Air pollution monitoring to reach US$2.5 billion in 2012

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The Air Pollution Monitoring & Sampling World Markets report from The McIlvaine Company states that this comprises the market for stack continuous emissions monitors (CEMS) at just under US$1 billion and ambient continuous emissions monitoring plus stack testing at US$1.5 billion

East Asia will be the biggest market for stack CEMS due to the large number of new coal-fired boilers, cement plants, incinerators and other industrial plants which are under construction. This region will also account for the majority of the new ambient monitoring systems. Many developing countries are prioritising investments to measure the levels of air pollution.

Meanwhile, the US market is being boosted by new air toxic regulations affecting utility coal-fired boilers, cement plants and industrial boilers. Dedicated CEMS will be required to measure hydrogen chloride, mass particulate and mercury. An alternative to measuring total particulate will be the measurement of a number of individual toxic metals.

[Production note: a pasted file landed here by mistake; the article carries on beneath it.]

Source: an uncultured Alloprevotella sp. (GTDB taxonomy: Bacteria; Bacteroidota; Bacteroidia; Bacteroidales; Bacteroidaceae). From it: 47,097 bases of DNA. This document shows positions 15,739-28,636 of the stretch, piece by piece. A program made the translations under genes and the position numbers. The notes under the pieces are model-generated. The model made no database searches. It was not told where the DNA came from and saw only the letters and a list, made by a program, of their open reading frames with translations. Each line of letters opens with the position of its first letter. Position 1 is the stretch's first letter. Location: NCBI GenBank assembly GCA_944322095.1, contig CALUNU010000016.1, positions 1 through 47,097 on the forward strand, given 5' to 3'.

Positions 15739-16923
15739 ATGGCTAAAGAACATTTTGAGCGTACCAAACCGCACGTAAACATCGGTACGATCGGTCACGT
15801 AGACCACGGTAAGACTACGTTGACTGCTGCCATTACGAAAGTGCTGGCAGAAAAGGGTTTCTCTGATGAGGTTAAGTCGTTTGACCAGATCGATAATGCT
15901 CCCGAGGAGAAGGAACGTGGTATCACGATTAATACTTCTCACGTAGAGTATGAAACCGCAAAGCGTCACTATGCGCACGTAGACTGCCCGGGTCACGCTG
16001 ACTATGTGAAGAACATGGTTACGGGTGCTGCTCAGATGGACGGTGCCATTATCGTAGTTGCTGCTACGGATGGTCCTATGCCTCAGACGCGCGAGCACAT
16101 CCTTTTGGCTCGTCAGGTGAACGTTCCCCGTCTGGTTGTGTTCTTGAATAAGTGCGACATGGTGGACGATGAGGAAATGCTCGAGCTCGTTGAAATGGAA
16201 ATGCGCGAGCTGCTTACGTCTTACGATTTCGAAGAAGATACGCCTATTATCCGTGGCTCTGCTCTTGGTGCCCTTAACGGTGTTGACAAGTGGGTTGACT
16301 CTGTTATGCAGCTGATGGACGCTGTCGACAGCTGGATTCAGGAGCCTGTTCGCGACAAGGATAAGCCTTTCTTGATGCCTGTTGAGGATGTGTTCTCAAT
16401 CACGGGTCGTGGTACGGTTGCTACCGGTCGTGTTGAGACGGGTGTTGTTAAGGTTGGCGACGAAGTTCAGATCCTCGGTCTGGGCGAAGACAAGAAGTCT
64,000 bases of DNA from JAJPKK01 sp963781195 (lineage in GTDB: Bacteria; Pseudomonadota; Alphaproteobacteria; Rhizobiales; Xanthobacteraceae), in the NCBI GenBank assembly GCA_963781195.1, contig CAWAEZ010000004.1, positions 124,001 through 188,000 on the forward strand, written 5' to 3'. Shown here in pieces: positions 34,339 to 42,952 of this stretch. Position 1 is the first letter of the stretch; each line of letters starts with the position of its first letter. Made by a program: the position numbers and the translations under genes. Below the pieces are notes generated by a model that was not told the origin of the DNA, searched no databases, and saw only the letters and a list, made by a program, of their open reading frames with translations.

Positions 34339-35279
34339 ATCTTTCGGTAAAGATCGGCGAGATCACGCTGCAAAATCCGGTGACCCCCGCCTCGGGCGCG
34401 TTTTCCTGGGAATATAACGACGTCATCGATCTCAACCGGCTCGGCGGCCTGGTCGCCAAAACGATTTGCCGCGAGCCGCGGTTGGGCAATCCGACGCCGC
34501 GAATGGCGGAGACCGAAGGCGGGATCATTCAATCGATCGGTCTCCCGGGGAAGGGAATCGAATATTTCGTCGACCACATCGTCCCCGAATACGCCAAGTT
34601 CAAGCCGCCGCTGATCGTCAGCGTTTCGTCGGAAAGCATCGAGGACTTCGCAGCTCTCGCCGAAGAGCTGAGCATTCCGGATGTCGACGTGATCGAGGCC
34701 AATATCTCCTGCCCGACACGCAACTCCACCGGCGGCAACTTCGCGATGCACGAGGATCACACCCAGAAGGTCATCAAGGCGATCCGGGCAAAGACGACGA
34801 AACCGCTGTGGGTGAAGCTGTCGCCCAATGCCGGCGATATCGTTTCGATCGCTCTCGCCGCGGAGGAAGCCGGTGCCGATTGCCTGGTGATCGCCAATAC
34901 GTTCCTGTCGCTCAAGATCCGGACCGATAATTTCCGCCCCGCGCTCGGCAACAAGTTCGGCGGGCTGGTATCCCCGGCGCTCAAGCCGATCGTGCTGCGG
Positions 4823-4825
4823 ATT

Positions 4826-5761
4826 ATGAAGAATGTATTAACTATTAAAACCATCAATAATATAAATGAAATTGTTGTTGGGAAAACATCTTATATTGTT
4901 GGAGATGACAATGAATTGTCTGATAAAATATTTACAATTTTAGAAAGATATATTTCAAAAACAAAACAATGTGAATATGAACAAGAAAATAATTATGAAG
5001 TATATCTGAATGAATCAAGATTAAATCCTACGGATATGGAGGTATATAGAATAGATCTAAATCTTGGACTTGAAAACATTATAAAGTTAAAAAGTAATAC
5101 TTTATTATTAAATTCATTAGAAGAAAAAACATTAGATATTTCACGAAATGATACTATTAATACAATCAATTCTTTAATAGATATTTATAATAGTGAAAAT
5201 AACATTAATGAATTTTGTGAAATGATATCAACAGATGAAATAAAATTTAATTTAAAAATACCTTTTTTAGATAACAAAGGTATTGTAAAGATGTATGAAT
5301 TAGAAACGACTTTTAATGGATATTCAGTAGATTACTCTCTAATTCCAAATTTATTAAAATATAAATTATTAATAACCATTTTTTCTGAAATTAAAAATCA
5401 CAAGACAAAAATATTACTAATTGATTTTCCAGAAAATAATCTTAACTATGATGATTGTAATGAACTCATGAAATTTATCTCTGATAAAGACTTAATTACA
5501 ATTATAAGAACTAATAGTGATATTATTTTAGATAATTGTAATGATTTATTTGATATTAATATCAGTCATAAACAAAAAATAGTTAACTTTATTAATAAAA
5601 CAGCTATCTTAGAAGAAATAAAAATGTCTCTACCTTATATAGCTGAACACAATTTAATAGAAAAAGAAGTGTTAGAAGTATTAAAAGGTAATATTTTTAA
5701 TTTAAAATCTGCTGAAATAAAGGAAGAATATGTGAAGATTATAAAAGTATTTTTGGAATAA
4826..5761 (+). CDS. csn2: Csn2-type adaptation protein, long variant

The stack testing market is still centred in the developing countries and investment in periodic calibration of CEMS systems is growing substantially as new CEM types are incorporated. Testing for mercury is a complex task, and as a result only a few companies are able to offer this service.

There is a rapidly growing market at the interface between emission and process monitoring. The stringency of regulations dictate that the processes operate within the emission limits, thus CEMS become a critical tool in adjusting operations to insure compliance. Equally important are the use of CEMS to optimise the expenditures for chemicals. Expensive sorbents such as activated carbon and other chemicals such as ammonia need to be injected. CEMS at the inlet and outlet of air pollution control equipment can be used to fine tune the chemical additions and save considerable costs for excess chemicals.